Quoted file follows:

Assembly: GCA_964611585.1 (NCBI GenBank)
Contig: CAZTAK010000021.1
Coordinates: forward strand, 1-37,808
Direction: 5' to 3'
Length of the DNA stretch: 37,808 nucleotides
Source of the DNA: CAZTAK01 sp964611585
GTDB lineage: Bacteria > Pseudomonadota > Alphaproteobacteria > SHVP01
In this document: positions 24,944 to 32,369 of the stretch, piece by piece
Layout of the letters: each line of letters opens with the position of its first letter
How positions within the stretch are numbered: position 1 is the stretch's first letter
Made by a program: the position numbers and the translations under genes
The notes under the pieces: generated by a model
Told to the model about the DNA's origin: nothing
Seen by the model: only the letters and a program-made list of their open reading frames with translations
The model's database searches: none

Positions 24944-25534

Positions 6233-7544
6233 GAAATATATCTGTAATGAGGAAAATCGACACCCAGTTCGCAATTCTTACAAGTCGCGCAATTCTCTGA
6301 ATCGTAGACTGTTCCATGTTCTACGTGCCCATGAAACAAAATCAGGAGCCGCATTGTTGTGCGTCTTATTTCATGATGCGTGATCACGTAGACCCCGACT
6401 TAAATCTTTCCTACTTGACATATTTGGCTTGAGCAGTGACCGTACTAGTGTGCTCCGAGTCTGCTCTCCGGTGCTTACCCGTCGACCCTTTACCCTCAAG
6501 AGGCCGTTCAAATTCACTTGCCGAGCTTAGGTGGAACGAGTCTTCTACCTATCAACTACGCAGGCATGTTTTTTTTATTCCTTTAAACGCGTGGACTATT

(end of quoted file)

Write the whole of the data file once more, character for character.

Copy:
Assembly: GCA_964611585.1 (NCBI GenBank)
Contig: CAZTAK010000021.1
Coordinates: forward strand, 1-37,808
Direction: 5' to 3'
Length of the DNA stretch: 37,808 nucleotides
Source of the DNA: CAZTAK01 sp964611585
GTDB lineage: Bacteria > Pseudomonadota > Alphaproteobacteria > SHVP01
In this document: positions 24,944 to 32,369 of the stretch, piece by piece
Layout of the letters: each line of letters opens with the position of its first letter
How positions within the stretch are numbered: position 1 is the stretch's first letter
Made by a program: the position numbers and the translations under genes
The notes under the pieces: generated by a model
Told to the model about the DNA's origin: nothing
Seen by the model: only the letters and a program-made list of their open reading frames with translations
The model's database searches: none

Positions 24944-25534

Positions 6233-7544
6233 GAAATATATCTGTAATGAGGAAAATCGACACCCAGTTCGCAATTCTTACAAGTCGCGCAATTCTCTGA
6301 ATCGTAGACTGTTCCATGTTCTACGTGCCCATGAAACAAAATCAGGAGCCGCATTGTTGTGCGTCTTATTTCATGATGCGTGATCACGTAGACCCCGACT
6401 TAAATCTTTCCTACTTGACATATTTGGCTTGAGCAGTGACCGTACTAGTGTGCTCCGAGTCTGCTCTCCGGTGCTTACCCGTCGACCCTTTACCCTCAAG
6501 AGGCCGTTCAAATTCACTTGCCGAGCTTAGGTGGAACGAGTCTTCTACCTATCAACTACGCAGGCATGTTTTTTTTATTCCTTTAAACGCGTGGACTATT